It’s the great mystery of the debt ceiling debate: Why is President Barack Obama so darn adamant about raising taxes? “This may bring my presidency down, but I will not yield on this,” Obama told Republicans before dramatically exiting their budget meeting last week.

“This,” of course, is his demand that large spending cuts be “balanced” with tax increases on wealthier Americans, entrepreneurs, investors and unpopular businesses such as Big Oil and Wall Street. But why insist on higher taxes in the middle of weakest economic recovery in the post-World War II era?

Wouldn’t standard Keynesian economics, much beloved in the White House, actually call for cutting taxes (or increasing spending) to boost aggregate demand?

Doesn’t Obama know that even his former chief economist, Christina Romer, says tax increases “will tend to slow the recovery in the near term.” Not that things look much better a few years out. The International Monetary Funds sees economic growth below 3 percent through 2016. And Democrat-friendly Goldman Sachs now thinks a double-dip recession is possible even as it lowers its growth forecast and raises its prediction for unemployment.

But Obama’s tax obsession becomes understandable when you realize the long game he’s playing: Big Taxes to fund Big Government. Decade after decade. See, it’s an almost universal belief among left-of-center journalists, economists, policymakers and politicians that Americans must pay higher taxes in coming years to cover the medical expenses of its aging population – not to mention all sorts of brand new social spending and green “investment.” Dramatically higher taxes. On everybody. And if we have a debt crisis, maybe those tax increases come sooner rather than later.

And it’s not even a secret, really. Here’s liberal economics columnist Ezra Klein of The Washington Post:

The reality is that we’re going to have higher taxes in the coming years, and beyond that, we’re going to have higher taxes than we’ve traditionally had during periods in which taxes were relatively high.

And liberal economics columnist David Leonhardt of The New York Times outlines a completely implausible scenario — at least to himself — to avoid massively higher taxes:

For taxes to remain where they are, Washington would need to end Medicare as we know it, end Social Security as we know it, severely shrink the military – or do some combination of the above.

How high? Three liberal think tanks recently devised budgets to put the U.S. government on a sustainable fiscal path through 2035. Their plans, collectively, called for Washington to collect an average of 23.6 percent of GDP vs. the post-World War II average of 18.5 percent. To put that in further perspective, the highest level of tax revenue that Uncle Sam has ever taken is 20.9 percent in 1944.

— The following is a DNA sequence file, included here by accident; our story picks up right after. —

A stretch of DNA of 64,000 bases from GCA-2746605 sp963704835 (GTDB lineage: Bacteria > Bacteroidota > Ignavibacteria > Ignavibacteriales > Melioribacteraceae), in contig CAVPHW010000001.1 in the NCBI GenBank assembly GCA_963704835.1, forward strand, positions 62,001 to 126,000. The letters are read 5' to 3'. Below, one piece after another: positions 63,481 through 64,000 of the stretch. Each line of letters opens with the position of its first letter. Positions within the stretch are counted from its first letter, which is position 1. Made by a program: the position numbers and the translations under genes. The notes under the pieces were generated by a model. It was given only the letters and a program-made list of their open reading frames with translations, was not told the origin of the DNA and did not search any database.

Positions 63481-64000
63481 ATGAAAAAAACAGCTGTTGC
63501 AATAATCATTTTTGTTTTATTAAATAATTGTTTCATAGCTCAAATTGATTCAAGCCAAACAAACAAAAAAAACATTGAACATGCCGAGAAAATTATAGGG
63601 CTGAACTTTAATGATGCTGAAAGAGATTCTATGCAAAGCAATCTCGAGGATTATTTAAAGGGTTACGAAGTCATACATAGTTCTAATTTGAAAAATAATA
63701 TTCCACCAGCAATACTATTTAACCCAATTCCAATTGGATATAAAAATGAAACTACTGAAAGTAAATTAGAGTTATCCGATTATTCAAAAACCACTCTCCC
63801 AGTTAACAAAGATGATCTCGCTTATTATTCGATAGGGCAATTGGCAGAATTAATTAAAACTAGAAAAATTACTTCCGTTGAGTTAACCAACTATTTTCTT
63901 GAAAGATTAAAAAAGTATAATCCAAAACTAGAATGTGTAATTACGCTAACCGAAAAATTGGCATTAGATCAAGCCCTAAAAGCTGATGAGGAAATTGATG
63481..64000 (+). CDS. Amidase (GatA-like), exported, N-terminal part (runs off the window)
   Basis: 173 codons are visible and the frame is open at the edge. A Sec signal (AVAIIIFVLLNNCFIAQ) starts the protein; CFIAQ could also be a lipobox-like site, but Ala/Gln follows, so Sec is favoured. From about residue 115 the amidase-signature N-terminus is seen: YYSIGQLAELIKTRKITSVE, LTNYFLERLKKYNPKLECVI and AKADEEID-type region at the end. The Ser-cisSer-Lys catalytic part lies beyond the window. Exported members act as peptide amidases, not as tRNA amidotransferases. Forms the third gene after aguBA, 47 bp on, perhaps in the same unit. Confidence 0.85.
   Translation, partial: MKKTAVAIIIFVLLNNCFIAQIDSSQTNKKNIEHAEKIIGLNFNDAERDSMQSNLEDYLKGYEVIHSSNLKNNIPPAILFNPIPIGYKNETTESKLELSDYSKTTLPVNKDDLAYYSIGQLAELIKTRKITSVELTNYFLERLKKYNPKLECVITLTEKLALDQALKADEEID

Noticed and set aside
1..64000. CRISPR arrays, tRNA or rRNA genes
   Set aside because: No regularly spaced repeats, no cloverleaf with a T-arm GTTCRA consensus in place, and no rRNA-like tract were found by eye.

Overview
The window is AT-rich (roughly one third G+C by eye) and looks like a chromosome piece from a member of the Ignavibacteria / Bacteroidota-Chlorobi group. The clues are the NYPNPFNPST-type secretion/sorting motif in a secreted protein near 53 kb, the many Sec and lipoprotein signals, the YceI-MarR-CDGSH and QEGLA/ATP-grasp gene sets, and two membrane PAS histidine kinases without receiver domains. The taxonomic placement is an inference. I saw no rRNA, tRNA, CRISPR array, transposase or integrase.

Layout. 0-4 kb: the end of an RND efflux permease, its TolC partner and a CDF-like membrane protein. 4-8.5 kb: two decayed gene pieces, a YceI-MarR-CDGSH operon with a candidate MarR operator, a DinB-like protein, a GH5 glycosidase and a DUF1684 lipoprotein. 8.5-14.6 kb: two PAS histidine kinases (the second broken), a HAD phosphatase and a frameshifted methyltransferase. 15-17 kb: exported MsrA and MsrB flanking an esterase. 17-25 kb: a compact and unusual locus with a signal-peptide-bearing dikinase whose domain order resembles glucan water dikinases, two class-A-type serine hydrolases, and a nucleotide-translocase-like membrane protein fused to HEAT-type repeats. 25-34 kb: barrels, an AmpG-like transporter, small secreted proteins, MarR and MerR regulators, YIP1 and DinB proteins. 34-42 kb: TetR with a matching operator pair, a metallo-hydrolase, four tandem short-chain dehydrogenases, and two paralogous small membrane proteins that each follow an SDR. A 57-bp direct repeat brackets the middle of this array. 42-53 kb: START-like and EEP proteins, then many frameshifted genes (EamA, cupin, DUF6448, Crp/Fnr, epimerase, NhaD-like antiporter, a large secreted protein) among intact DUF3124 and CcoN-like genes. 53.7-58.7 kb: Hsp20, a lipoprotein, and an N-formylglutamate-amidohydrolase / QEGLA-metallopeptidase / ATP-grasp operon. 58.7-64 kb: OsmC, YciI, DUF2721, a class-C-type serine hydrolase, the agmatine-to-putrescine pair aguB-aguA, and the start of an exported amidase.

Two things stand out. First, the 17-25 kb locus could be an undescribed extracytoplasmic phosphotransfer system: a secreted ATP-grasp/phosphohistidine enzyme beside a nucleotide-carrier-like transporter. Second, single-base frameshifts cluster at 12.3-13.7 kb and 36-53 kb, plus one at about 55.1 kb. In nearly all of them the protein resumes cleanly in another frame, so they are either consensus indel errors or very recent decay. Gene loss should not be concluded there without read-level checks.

And to reach such a stratospheric level of taxation, these groups are calling for unprecedented tax hikes via millionaire surtaxes, higher taxes on alcohol and tobacco, securities transaction taxes, higher taxes on capital gains, higher taxes on corporations, higher death taxes, carbon taxes, and gasoline taxes. None of which, supposedly, would hurt economic growth. Even worse, all those tax hikes would still fail to balance the budget. And when you move past 2035, taxes would almost certainly need to go even higher.

That is the high-tax future the liberal establishment has in store for America. No wonder Obama rejected his own debt commission last December. It would limit the tax and spending burden to 21 percent of GDP. Neither is nearly enough for the Obamacrats and their successors. Just look at Obama’s budget from last February. Over a decade, it never reduces spending to less than 23 percent of GDP and spending is actually higher at the end of the ten-year span than in the middle. And eventually all that spending would need to be paid for via higher taxes. Recall that back in 2009, the White House floated a trial balloon about a instituting a value-added tax to pay for healthcare reform or general debt reduction.

Underlying all this longing for higher taxes is a belief government can’t and shouldn’t be cut. Nonsense. Both the American Enterprise Institute and Heritage Foundation have devised workable fiscal plans that would keep taxes below 20 percent of GDP. And Rep. Paul Ryan’s Path to Prosperity shows how to reduce spending to below 19 percent of GDP by 2040. And rather than managed decline toward a slow-growth, EU-style social welfare state  (that even the EU can’t afford anymore,) these plans would help keep America growing and living standards rising as they have for decades. Those are high stakes in the debt ceiling debate —  and in the battles over taxes and spending in the years to come.